This hardened satirist is back for his 39th round at the Edinburgh Fringe. There has to be a medal for that alone. If you were after the playful whimsy of Proops as seen in Whose Line Is It Anyway then this show is not for you. This sharp-edged critique of the dismal state of affairs in the world combined with an account of Proops’ suburban and dangerously drug-addled teen years make for an unrelenting hour of bitter comedy.
Greg Proops is a formidable presence on the stage. Strutting from one end to the other like a peacock with a well-paid tailor and sporting his trademark silver quiff, Proops is not someone with whom you would undertake a battle of wits if you knew what was good for you. His nasality and curt Californian inflections only augment the scorn in his delivery.
Proops systematically knocks each country flat with his mockery like a scathing game of dominoes. Americans are not immune to the attack; the mid-west has the stuffing ripped out of it and even his home in Hollywood undergoes a grilling. Obama gets a beating; tradition is mocked; child labour treated to comic ridicule. The inanity and stupidity of modern politics and the negative impact of technology rise as distinct themes. Proops has also reached such an age that he’s earned the right of passage to deride the younger generations. We see an angry man in a world gone mad.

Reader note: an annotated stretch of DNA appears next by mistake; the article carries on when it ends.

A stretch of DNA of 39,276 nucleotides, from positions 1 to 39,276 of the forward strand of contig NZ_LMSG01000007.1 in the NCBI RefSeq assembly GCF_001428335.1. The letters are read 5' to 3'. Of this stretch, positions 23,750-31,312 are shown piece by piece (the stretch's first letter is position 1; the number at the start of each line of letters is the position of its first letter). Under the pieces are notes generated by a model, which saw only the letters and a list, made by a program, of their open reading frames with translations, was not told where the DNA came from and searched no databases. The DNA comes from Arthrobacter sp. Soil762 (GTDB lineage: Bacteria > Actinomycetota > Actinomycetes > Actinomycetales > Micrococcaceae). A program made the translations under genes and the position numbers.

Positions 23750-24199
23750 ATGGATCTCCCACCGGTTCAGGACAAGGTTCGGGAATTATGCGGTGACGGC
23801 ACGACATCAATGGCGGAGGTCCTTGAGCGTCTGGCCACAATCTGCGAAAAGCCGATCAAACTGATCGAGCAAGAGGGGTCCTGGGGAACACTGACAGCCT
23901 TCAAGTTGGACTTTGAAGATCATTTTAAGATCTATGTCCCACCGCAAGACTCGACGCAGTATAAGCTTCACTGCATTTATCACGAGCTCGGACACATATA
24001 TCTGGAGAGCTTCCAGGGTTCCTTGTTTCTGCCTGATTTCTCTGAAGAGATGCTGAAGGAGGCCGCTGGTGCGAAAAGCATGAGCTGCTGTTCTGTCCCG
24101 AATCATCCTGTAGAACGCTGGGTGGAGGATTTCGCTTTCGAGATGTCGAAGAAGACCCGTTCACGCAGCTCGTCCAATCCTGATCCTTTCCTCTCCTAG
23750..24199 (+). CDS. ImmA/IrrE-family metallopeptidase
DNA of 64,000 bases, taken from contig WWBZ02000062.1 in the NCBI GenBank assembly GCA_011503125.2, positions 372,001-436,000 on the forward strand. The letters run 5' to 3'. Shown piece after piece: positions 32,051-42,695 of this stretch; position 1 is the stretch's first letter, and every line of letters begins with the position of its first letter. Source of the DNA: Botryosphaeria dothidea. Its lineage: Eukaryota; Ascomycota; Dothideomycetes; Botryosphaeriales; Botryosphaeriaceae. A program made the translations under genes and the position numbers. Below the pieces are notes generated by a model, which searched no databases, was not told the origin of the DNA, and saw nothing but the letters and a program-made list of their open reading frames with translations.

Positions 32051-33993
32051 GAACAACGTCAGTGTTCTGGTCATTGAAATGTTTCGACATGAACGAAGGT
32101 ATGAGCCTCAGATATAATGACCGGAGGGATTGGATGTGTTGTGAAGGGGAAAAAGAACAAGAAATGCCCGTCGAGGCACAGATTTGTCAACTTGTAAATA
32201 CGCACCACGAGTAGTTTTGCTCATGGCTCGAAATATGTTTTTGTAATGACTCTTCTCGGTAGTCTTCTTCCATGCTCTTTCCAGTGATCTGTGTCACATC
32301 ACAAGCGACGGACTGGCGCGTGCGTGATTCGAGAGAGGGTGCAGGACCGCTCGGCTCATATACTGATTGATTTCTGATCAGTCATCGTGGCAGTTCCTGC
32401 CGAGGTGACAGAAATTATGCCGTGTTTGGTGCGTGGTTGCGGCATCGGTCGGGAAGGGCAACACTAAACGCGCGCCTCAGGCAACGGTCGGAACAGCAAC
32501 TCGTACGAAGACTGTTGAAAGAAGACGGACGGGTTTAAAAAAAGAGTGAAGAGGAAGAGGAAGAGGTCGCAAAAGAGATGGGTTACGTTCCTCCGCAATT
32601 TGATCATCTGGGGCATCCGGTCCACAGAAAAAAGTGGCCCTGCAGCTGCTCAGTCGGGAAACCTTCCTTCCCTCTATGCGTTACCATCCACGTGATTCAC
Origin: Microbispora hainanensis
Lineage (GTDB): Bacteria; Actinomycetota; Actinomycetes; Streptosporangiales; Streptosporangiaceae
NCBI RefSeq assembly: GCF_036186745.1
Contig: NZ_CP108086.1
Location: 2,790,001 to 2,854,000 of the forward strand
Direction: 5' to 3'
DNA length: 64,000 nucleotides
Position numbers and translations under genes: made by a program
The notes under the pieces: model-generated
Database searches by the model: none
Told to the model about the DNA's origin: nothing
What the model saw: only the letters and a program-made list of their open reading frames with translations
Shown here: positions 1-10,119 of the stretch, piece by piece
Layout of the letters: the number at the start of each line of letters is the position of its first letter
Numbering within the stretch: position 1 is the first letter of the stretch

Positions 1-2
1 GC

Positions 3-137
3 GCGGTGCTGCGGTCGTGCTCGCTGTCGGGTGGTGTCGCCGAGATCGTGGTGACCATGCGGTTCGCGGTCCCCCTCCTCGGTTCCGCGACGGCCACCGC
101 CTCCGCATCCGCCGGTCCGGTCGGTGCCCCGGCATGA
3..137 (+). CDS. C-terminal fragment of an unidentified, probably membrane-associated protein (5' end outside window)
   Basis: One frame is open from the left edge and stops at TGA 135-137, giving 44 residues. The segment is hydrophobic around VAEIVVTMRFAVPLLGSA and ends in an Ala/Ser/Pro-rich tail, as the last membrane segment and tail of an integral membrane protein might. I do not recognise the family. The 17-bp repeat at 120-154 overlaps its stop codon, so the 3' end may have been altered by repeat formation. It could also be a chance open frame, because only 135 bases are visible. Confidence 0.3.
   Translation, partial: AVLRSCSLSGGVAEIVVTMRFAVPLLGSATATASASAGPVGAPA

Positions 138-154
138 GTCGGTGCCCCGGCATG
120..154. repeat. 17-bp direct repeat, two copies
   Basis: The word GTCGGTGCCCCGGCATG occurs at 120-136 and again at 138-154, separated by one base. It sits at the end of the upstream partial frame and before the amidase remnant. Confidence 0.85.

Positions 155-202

When you’ve reached the level of seniority in the comedic world as has Proops you don’t require a show name or a through-line; the audience will listen to what he cares to share with them at that moment. The inexorable nature of his acerbic material was a little difficult to deal with at times, though this was partially relieved when Proops switched to the stories of his wild perilous narcotic adventures in his earlier days.
A king of caustic comedy and savage satire; catch him if you can this Festival.